Spectrum of a commutative unital ring
- 1 Definition
- 2 Functoriality
- 3 Related notions
- 4 Facts
- 4.1 Topology of spectrum captures only the reduced part
- 4.2 Topological space properties of the spectrum
- 4.3 Correspondence between ideal properties and topological properties of subsets
- 4.4 Correspondence between ring properties and properties of the spectrum
- 4.5 Correspondence between ring operations and spectra
The spectrum of a commutative unital ring is a highly structured object that captures much of the geometry associated with the ring. We here describe its structure at various levels.
Set-theoretically, the spectrum is the set of prime ideals in the ring.
A subset in the spectrum is deemed a closed set if and only if there exists a radical ideal of the ring such that the given subset is precisely the set of primes containing that radical ideal. Since every radical ideal is the intersection of the prime ideals containing it, there is a bijective correspondence between closed subsets of the spectrum and radical ideals of the ring.
This topology is sometimes termed the Zariski topology though it should not be confused with the Zariski topology for a polynomial ring over an algebraically closed field.
The topology described above on the spectrum can be derived very naturally from the Galois correspondence between a ring and its spectrum: the closed sets in the topology are the same as the sets which are closed in the sense of the Galois correspondence.
Structure of a locally ringed space
The spectrum can also be given the structure of a locally ringed space. The structure is as follows:
- To each open set, associate the localization at the saturated subset which is the complement of the union of prime ideals corresponding to points in the open set.
- The restriction maps of the sheaf is the natural map from the localization at a smaller saturated subset, to the localization at a larger multiplicative system
- The stalk at each point is a local ring, which is the localization at the prime ideal represented by that point
A locally ringed space that can be realized as the spectrum of a commutative unital ring in the above fashion, is termed an affine scheme.
Further information: induced map on spectra by a ring homomorphism
The spectrum is a contravariant functor from the category of commutative unital rings, to the category of sets, topological spaces, or locally ringed spaces, depending on how much structure we impose.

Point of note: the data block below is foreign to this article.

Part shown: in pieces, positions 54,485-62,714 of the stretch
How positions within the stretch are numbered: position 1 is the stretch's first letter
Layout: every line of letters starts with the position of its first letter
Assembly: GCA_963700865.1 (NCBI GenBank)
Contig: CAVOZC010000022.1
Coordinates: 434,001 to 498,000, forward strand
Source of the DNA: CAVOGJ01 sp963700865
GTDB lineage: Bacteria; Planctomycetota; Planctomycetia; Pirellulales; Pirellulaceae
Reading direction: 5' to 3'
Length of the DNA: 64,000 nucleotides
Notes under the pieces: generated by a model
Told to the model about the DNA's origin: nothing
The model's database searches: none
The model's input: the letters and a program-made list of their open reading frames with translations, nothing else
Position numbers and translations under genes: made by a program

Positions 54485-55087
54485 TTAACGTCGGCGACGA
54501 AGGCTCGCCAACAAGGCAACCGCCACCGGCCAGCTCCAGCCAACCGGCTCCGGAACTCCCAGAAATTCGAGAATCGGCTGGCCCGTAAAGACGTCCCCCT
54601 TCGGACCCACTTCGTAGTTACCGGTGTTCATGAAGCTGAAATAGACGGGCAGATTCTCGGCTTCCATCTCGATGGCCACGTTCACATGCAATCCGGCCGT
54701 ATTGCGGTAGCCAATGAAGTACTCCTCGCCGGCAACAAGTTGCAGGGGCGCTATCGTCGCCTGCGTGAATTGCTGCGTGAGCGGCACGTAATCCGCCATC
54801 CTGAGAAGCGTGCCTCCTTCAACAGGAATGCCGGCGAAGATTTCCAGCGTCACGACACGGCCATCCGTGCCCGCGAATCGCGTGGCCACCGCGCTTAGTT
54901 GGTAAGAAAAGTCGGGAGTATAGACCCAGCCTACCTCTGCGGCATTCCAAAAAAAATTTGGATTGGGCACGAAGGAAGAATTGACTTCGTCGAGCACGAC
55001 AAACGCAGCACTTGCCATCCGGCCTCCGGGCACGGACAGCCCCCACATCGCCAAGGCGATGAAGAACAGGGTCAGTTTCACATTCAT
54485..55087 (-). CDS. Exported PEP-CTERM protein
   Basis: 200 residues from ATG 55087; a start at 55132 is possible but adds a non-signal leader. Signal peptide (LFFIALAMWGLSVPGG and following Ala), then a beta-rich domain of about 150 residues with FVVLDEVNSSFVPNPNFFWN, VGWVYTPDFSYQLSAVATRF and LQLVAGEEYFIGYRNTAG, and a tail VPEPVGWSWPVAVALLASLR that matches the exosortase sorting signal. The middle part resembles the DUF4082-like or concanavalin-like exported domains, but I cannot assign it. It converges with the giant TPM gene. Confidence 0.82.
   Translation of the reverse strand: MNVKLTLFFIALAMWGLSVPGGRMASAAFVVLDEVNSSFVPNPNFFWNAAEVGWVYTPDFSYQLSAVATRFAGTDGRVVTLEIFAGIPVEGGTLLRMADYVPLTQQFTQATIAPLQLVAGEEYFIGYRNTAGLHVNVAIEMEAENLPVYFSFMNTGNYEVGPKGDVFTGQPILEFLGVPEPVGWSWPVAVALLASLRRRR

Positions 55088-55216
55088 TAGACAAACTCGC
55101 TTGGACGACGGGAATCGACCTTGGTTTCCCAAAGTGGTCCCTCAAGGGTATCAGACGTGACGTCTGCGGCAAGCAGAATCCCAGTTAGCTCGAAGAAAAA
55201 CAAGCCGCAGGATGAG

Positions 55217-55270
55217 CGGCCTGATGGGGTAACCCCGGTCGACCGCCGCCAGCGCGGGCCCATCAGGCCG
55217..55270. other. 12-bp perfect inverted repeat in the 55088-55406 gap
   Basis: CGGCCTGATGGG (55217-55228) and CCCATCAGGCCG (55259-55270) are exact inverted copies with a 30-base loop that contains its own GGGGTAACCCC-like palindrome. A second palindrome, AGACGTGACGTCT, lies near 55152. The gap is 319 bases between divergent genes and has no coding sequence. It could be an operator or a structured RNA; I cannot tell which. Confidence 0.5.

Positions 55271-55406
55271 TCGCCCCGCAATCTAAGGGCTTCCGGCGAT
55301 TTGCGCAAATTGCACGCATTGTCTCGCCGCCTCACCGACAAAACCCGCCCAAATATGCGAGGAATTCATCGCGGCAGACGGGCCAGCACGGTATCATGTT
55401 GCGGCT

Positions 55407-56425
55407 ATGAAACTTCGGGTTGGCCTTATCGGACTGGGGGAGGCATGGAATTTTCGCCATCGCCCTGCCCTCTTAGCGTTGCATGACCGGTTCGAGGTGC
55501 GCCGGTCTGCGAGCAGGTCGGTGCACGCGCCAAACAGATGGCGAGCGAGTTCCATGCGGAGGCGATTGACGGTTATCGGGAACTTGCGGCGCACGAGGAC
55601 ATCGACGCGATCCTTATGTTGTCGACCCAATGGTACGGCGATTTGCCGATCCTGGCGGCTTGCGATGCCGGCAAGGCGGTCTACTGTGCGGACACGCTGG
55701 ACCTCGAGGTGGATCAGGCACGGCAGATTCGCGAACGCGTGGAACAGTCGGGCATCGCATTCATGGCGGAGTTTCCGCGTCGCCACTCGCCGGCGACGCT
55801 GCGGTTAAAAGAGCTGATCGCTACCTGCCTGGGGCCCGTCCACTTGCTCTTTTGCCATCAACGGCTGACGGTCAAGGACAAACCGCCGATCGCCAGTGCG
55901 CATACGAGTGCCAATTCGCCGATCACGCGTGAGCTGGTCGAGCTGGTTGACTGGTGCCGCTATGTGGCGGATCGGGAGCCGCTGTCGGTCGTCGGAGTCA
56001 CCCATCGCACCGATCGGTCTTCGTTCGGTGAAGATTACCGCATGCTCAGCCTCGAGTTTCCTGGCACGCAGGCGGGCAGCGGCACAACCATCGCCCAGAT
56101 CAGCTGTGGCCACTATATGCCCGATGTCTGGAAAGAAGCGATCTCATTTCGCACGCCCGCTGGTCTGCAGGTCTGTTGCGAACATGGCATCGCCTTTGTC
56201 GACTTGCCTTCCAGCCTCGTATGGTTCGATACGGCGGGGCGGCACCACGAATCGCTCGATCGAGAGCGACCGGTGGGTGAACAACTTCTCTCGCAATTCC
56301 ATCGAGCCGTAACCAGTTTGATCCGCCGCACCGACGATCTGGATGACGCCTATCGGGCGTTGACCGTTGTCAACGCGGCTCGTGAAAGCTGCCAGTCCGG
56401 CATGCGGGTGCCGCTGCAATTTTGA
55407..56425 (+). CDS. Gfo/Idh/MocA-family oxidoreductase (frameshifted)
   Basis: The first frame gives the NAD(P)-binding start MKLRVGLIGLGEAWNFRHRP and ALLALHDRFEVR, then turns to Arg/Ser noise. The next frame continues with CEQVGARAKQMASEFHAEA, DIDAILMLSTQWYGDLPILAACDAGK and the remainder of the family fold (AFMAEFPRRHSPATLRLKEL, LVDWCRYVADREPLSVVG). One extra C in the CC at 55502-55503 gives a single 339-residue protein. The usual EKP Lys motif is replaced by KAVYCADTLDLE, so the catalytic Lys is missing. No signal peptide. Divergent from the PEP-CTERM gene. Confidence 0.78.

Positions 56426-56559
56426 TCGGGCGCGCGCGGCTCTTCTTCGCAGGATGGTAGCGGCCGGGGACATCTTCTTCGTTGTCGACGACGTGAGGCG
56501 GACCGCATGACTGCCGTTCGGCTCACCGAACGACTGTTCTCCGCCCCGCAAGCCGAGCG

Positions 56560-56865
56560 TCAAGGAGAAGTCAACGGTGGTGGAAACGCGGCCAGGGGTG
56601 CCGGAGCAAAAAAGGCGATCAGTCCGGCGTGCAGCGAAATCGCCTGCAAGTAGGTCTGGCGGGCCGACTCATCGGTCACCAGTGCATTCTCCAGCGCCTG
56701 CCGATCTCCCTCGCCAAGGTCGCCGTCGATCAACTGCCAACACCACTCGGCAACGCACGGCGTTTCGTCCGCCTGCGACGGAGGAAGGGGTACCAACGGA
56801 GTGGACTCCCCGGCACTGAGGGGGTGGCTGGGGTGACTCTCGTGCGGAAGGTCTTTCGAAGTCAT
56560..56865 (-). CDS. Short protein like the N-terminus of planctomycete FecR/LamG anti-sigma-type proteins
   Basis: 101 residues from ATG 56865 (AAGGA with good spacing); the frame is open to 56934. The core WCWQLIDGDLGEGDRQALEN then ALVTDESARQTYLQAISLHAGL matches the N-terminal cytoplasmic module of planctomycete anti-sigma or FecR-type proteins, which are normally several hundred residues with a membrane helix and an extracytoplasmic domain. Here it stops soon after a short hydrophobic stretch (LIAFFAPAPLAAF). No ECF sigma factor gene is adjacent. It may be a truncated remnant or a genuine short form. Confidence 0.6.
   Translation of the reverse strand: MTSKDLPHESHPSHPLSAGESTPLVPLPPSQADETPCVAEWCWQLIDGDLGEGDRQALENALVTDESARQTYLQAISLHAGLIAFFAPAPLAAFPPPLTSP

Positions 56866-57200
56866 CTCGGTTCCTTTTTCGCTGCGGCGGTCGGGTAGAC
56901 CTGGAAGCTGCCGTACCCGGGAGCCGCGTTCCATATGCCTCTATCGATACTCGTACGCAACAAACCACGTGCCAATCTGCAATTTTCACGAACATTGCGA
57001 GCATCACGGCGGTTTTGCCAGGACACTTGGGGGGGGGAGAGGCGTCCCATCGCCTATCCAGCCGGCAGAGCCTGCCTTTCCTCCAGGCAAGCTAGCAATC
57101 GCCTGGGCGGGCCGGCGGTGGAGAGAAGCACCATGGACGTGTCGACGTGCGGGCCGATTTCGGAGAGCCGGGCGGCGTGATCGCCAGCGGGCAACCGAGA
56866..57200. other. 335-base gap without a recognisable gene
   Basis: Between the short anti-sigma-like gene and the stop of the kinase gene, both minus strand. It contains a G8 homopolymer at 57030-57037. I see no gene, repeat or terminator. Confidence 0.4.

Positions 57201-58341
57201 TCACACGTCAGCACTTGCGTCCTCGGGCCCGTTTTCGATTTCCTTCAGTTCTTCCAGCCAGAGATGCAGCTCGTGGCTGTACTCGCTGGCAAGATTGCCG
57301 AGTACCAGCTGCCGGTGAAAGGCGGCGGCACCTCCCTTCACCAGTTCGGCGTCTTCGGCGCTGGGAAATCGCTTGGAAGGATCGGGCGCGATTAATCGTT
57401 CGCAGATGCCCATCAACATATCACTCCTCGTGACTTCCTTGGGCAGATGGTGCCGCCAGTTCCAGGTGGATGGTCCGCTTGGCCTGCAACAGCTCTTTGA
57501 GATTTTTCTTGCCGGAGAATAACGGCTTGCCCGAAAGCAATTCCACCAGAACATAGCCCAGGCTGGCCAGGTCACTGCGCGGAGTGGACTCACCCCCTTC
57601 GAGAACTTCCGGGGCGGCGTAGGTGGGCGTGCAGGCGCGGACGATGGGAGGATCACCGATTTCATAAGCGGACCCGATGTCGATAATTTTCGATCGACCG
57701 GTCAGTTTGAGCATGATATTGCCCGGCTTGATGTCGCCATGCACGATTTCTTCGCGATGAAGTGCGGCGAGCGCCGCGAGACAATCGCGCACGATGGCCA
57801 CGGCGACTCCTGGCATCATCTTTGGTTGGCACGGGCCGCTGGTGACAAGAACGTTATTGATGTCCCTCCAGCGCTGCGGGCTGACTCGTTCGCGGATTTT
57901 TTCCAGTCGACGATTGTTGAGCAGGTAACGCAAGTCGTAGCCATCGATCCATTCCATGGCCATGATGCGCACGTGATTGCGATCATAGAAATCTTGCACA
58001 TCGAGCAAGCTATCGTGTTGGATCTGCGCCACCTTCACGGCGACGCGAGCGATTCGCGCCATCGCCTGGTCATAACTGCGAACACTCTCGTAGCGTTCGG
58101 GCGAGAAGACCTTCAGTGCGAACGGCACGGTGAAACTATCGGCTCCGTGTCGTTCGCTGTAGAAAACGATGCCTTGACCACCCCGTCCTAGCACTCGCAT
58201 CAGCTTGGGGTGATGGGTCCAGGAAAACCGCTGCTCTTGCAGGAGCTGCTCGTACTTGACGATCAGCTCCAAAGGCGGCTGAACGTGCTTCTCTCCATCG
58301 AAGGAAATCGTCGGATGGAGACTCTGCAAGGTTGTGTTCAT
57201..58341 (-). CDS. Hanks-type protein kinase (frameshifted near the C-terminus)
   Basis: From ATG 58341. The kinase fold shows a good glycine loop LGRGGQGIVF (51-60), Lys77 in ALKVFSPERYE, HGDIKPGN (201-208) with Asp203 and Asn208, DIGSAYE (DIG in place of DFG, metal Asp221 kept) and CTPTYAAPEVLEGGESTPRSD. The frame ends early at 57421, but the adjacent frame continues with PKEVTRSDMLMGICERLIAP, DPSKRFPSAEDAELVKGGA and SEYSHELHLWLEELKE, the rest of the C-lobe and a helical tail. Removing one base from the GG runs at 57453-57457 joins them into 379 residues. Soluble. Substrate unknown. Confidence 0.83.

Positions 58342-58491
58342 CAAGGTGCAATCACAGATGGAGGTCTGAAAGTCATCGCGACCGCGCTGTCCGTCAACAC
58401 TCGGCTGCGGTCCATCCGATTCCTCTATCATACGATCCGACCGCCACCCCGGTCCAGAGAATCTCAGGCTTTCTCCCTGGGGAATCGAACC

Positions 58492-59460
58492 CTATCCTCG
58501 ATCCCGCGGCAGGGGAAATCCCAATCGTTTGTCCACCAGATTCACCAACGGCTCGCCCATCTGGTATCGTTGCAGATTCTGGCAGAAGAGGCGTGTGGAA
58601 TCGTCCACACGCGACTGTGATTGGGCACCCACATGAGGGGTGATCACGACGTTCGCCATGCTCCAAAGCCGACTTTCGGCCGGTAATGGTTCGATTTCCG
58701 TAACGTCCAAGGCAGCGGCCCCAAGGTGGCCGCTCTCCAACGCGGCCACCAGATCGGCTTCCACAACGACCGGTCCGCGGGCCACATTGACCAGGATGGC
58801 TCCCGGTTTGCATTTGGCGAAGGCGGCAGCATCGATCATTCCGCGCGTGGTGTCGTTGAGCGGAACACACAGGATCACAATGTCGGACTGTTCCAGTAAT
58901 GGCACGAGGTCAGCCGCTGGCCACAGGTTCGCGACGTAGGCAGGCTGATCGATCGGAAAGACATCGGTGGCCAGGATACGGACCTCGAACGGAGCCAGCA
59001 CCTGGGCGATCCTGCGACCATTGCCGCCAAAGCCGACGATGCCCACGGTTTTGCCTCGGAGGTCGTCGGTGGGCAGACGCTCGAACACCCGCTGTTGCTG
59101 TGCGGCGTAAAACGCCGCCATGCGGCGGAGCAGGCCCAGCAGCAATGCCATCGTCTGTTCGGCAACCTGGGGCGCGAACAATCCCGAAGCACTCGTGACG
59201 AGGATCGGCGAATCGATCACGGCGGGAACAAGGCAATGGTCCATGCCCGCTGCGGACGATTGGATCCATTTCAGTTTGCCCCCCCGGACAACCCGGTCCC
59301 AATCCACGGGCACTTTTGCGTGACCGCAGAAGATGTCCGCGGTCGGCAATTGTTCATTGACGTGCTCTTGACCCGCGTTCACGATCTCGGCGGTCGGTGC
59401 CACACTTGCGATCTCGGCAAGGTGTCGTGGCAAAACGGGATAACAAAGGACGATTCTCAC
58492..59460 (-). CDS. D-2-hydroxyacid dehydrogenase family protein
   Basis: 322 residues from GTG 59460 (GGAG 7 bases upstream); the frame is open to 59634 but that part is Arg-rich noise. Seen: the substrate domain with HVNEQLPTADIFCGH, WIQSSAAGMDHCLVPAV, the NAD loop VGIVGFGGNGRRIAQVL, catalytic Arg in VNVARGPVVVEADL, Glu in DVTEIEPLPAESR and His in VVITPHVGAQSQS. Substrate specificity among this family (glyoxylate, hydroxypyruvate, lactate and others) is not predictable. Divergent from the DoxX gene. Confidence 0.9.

Suppose is a homomorphism of commutative unital rings. Then , sometimes denoted , is the map from to which sends a prime ideal of to its contraction in . The fact that the map is well-defined follows from the fact that the contraction of a prime ideal is prime.
The map is, in fact, a continuous map with respect to the topologies on and .
Structure of a locally ringed space
Fill this in later
Topology of spectrum captures only the reduced part
Topological space properties of the spectrum
The spectrum satisfies the following topological properties:
- It is a space: This is direct. For full proof, refer: Spectrum is T0
- It is a compact space: This follows essentially from the same reasoning which shows that every proper ideal is contained in a maximal ideal For full proof, refer: Spectrum is compact
- It is a sober space: This follows essentially from the fact that any irreducible radical ideal is prime For full proof, refer: Spectrum is sober
Correspondence between ideal properties and topological properties of subsets
Under the bijective correspondence between radical ideals and closed subsets, the following property correspondence is established:
- Prime ideals correspond to the closure of one-point subsets
- Maximal ideals correspond to closed points
- Minimal prime ideals correspond to those closures of one-point subsets that are not contained in the closures of any other one-point subset. Equivalently, minimal primes correspond to maximal irreducible closed subsets. For a Noetherian ring, the minimal primes are precisely the irreducible components of the spectrum
Correspondence between ring properties and properties of the spectrum
The converse in each case holds if we further assume that the ring is a reduced ring:
- The spectrum of a Noetherian ring is a Noetherian space
- The spectrum of an integral domain is one where there is a dense point (the point corresponding to the zero ideal). Equivalently, it is an irreducible space
- The spectrum of a field is a single point
- The spectrum of a zero-dimensional ring is a space
- The spectrum of a Jacobson ring is one where every closed set is the closure of the subset of its closed points
Correspondence between ring operations and spectra
- The spectrum is a contravariant functor, as mentioned earlier
- The spectrum of the direct limit of a directed system of commutative unital rings, is the inverse limit of their spectra
- The spectrum of a direct product of two commutative unital rings, is a disjoint union of the spectra